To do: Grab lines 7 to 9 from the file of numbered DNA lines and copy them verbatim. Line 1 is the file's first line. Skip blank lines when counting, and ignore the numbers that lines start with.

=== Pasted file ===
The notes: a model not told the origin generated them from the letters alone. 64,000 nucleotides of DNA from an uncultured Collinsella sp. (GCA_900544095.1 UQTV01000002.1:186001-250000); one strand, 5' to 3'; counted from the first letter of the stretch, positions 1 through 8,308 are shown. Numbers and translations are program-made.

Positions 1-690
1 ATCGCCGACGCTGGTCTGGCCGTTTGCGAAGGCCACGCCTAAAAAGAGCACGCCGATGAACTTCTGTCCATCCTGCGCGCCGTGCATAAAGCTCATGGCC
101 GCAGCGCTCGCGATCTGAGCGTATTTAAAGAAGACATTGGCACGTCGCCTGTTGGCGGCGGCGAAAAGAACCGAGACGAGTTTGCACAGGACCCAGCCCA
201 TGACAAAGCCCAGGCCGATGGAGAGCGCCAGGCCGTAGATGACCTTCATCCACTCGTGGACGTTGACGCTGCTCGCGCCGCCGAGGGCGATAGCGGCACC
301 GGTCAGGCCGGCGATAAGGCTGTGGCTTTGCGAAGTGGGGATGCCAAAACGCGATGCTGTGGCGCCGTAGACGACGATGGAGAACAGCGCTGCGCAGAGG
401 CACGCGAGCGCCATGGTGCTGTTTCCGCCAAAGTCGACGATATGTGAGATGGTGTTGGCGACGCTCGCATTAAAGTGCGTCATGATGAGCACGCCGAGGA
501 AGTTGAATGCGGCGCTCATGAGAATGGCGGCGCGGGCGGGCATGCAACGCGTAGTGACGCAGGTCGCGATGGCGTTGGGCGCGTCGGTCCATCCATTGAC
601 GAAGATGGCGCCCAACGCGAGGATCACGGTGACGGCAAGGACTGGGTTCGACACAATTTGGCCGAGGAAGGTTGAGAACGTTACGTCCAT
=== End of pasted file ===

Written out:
401 CACGCGAGCGCCATGGTGCTGTTTCCGCCAAAGTCGACGATATGTGAGATGGTGTTGGCGACGCTCGCATTAAAGTGCGTCATGATGAGCACGCCGAGGA
501 AGTTGAATGCGGCGCTCATGAGAATGGCGGCGCGGGCGGGCATGCAACGCGTAGTGACGCAGGTCGCGATGGCGTTGGGCGCGTCGGTCCATCCATTGAC
601 GAAGATGGCGCCCAACGCGAGGATCACGGTGACGGCAAGGACTGGGTTCGACACAATTTGGCCGAGGAAGGTTGAGAACGTTACGTCCAT